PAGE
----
dePonty Katie dePonty

Admission officers live to communicate. They write letters, they e-mail, they call prospective and admitted students. They visit with students at college fairs across the country. But “traditional” methods of communication are no longer enough. Students want feedback, words of wisdom and often something just to make them smile.

And they want it now.

Facebook, Twitter and blogs fill the void.

“Students talk to us, submit their application and then — wait,” said admission officer Cate van Oppen ’08.

To those students in limbo in early March, van Oppen and Philip “P.J.” Petrone, associate director of admission for the California regional office, blogged these words of encouragement:

“OK, so we know it is tough to wait! Really tough! We know that you are sitting there, anxiously awaiting your admission decisions from colleges around the country. In an effort to make that waiting go faster (and possibly reduce nail-biting), the folks in our office have compiled a list of songs for you to wait by. Enjoy!”

Among their “songs to wait by”:

“Blowin’ in the Wind,” by Bob Dylan
“Don’t Rain on My Parade,” by Glee Cast
“Don’t Stop Believin,’” by Journey
“Don’t Worry, Be Happy,” by Bobby McFerrin
“Waiting on the World to Change,” by John Mayer

“I like how fresh blogging can be and how dynamic,” said van Oppen. “We have to keep in mind our professional voices and the college’s voice, but it’s also much less formal than what we put in traditional communications. Blogs are a conversation.”

van Oppen Cate van Oppen

Blogging, Facebook and Twitter content also reach students where they are, she said. “Prospective students spend more and more time online whether it’s on Facebook or just surfing around.” Using these social media tools “is an easy way to make our content and message accessible to a lot of people.

“The blogs also make our office more approachable. We can demystify the admission process a little for students really nervous about getting into college,” she said. They want to know answers to their questions, and many of them have the same questions.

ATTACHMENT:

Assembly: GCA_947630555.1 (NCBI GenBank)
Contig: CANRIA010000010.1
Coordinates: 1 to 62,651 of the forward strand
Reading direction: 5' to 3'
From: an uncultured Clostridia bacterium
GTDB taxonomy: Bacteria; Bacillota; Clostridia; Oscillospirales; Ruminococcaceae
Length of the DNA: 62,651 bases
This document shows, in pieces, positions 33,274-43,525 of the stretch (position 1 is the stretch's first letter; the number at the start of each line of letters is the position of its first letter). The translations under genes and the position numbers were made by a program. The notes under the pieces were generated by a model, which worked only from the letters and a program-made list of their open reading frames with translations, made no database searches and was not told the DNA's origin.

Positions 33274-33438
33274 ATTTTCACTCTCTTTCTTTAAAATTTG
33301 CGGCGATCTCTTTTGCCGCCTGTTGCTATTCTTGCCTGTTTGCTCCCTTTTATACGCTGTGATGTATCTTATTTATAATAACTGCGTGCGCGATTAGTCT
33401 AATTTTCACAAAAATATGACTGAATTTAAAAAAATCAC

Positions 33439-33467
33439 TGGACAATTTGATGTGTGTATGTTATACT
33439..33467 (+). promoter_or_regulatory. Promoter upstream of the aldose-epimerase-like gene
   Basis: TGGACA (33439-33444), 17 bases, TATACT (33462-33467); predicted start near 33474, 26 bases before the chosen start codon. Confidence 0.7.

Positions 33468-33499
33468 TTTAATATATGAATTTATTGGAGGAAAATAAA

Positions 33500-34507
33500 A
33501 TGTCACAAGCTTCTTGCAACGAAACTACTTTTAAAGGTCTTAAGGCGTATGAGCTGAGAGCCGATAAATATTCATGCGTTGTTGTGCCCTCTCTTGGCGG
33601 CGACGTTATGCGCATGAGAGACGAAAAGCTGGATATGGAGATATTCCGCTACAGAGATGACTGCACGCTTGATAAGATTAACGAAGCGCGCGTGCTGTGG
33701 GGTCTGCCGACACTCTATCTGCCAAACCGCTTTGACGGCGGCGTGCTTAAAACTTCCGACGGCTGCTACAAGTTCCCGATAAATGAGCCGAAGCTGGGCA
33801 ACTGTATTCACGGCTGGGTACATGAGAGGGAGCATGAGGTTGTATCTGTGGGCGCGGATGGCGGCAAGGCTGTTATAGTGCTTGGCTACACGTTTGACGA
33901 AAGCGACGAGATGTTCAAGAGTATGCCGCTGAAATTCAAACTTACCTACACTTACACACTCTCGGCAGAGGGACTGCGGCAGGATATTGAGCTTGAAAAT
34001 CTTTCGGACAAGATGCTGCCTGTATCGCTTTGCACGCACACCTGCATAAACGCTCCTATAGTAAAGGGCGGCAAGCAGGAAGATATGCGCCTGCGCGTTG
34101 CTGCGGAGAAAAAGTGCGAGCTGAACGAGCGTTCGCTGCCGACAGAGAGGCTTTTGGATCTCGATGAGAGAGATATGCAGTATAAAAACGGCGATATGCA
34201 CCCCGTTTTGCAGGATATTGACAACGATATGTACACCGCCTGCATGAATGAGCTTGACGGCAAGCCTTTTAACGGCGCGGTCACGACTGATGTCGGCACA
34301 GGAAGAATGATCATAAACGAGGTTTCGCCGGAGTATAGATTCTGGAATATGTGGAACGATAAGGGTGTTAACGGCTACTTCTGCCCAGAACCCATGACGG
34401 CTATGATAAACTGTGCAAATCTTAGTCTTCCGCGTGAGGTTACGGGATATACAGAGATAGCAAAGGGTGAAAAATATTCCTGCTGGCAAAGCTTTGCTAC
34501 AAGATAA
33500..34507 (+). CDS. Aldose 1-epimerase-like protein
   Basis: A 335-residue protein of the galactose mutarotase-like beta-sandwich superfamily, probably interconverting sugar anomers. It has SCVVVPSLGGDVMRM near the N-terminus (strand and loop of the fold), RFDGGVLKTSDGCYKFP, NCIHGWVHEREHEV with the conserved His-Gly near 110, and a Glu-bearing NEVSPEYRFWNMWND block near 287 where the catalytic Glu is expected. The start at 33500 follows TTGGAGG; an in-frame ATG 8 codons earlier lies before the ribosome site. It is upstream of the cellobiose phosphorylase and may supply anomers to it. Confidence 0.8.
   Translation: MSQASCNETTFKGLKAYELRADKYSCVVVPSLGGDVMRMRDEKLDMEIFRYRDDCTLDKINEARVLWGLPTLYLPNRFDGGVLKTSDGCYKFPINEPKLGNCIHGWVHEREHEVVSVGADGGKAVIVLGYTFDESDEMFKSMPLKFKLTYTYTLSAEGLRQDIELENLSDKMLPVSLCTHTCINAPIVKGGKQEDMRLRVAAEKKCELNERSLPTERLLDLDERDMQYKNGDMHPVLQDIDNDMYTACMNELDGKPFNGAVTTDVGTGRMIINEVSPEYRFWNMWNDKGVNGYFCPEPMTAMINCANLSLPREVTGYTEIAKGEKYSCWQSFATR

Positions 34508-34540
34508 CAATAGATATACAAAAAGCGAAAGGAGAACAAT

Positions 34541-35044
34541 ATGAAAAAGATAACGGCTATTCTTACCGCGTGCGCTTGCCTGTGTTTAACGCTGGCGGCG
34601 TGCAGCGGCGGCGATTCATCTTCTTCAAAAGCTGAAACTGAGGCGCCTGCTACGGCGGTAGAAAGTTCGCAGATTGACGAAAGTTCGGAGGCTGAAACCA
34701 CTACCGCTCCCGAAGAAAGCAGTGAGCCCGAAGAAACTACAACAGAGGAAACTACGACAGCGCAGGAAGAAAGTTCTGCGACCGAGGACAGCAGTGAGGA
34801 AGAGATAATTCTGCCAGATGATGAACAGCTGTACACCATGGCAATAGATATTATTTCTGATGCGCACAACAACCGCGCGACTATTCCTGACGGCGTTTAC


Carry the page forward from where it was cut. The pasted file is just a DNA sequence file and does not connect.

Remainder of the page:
Recent blogs by Katie DePonty, assistant director of admission, have provided answers to some of their questions. She has shared tips for a successful visit to a college fair, top five questions for juniors to ask when visiting college, and advice about how to make your essay stand out from thousands of others — “Do risk sharing something important to you; it will pay off in the end.”

Admission officers also blog about good news: “Whitties win Watsons!”

And they provide information and insight about living on the campus and in the community: “Gems in Walla Walla” spotlighted favorite restaurants, local attractions and scenic drives. This fall, the admission office plans to add student blogs to the mix to provide prospective students even more insight about what it’s like to be a part of the Whitman and Walla Walla communities.

“The nice thing about blogs and Facebook is that students seek it out,” van Oppen said. Prospective students receive so much e-mail, not all solicited, and it can be a game for them to sort out what’s what. “With Facebook, they’ve said, ‘Yes, I’d like to receive that.’ It narrows our audience considerably.”

Admission officers also use e-mail on a regular basis to communicate, but that’s not always effective for “students who haven’t had to use e-mail on a regular basis like we do for work and personal communication,” van Oppen said. “Their personal communication is in a different sphere. E-mail is easy to ignore. Even if they check their e-mail boxes, they don’t have to open the e-mail. If they log into Facebook, the news feed is there.” Admission officers use the site to invite students to Whitman events in their communities or alert them to a new blog entry or Web site story — “to keep Whitman in students’ minds.”

“I think it’s a very dynamic space, and we’re only seeing the beginning of where it’s going. It will be really fun to adapt with it as the tools and nature of social media change,” van Oppen said.

She and her fellow admission officers already are having fun with blogging. Students loved the “songs to wait by” so much that van Oppen blogged this follow-up message to admitted students in late March:

“Congratulations on your admission to Whitman College! Since our “Songs to Wait By” entry was such a hit, I thought I’d compile a list of songs to celebrate with. Here you go!”

She kicked off the list with the YouTube video of “I’ve got a Golden Ticket!” (Grandpa and Charlie’s joyous dance from “Willy Wonka and the Chocolate Factory,” 1971), then shared these and other “songs to celebrate with”:

“Dancing in the Street,” by Martha and the Vandellas
“Twist and Shout,” by The Beatles

And, of course,
“We are Family,” — by Sister Sledge.

Whitman admission officers’ blogs are a fun and informative read. Check them out here.